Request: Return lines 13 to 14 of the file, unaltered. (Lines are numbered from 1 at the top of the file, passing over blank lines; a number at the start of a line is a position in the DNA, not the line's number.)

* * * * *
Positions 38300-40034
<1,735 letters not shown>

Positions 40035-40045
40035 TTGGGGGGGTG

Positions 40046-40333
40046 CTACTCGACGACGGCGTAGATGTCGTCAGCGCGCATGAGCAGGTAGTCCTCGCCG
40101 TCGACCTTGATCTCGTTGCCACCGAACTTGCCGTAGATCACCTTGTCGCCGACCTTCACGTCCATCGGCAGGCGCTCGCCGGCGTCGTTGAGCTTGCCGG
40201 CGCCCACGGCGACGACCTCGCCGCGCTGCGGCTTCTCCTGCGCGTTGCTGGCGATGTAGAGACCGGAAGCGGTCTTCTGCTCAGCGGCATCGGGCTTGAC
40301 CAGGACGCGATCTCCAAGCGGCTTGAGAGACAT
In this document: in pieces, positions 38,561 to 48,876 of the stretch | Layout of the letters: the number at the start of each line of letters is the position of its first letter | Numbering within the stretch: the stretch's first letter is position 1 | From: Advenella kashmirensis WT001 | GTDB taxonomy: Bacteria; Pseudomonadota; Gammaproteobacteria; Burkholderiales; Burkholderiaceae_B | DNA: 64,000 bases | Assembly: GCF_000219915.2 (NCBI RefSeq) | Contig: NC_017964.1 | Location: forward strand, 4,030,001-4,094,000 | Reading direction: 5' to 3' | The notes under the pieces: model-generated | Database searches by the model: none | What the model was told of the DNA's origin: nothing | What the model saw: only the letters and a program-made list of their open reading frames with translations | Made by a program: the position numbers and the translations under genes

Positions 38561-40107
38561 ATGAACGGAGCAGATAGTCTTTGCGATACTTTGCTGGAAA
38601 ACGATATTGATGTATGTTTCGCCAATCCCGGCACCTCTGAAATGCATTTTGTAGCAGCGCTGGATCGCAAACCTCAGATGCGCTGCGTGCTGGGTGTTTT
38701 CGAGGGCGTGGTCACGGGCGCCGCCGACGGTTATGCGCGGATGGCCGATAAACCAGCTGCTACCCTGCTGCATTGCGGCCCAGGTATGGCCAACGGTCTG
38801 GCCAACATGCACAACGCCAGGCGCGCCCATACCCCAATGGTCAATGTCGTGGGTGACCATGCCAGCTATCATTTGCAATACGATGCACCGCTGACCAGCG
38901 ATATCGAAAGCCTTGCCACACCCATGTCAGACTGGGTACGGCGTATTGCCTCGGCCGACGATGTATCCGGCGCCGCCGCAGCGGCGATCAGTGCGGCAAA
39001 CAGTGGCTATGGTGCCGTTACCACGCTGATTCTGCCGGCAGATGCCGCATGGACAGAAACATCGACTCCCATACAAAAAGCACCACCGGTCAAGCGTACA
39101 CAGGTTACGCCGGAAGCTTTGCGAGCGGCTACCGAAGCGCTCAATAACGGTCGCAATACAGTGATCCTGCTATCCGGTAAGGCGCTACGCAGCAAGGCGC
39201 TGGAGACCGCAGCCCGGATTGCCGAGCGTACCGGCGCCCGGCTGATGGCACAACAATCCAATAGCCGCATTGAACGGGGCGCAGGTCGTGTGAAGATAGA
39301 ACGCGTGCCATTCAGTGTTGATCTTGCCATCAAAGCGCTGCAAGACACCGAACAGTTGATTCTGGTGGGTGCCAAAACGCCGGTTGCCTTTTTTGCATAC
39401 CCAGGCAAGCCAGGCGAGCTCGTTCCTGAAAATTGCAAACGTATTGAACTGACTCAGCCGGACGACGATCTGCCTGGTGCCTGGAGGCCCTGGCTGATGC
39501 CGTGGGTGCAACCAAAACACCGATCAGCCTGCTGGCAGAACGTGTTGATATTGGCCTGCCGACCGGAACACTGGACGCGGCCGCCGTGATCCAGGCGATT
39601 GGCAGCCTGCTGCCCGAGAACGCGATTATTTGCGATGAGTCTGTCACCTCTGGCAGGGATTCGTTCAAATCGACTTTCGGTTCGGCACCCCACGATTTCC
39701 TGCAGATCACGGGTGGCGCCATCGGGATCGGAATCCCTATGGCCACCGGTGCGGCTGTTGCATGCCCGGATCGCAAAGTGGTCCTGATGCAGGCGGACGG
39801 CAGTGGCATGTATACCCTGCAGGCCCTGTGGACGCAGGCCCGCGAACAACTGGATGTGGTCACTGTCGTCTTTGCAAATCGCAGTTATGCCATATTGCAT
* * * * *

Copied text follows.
38601 ACGATATTGATGTATGTTTCGCCAATCCCGGCACCTCTGAAATGCATTTTGTAGCAGCGCTGGATCGCAAACCTCAGATGCGCTGCGTGCTGGGTGTTTT
38701 CGAGGGCGTGGTCACGGGCGCCGCCGACGGTTATGCGCGGATGGCCGATAAACCAGCTGCTACCCTGCTGCATTGCGGCCCAGGTATGGCCAACGGTCTG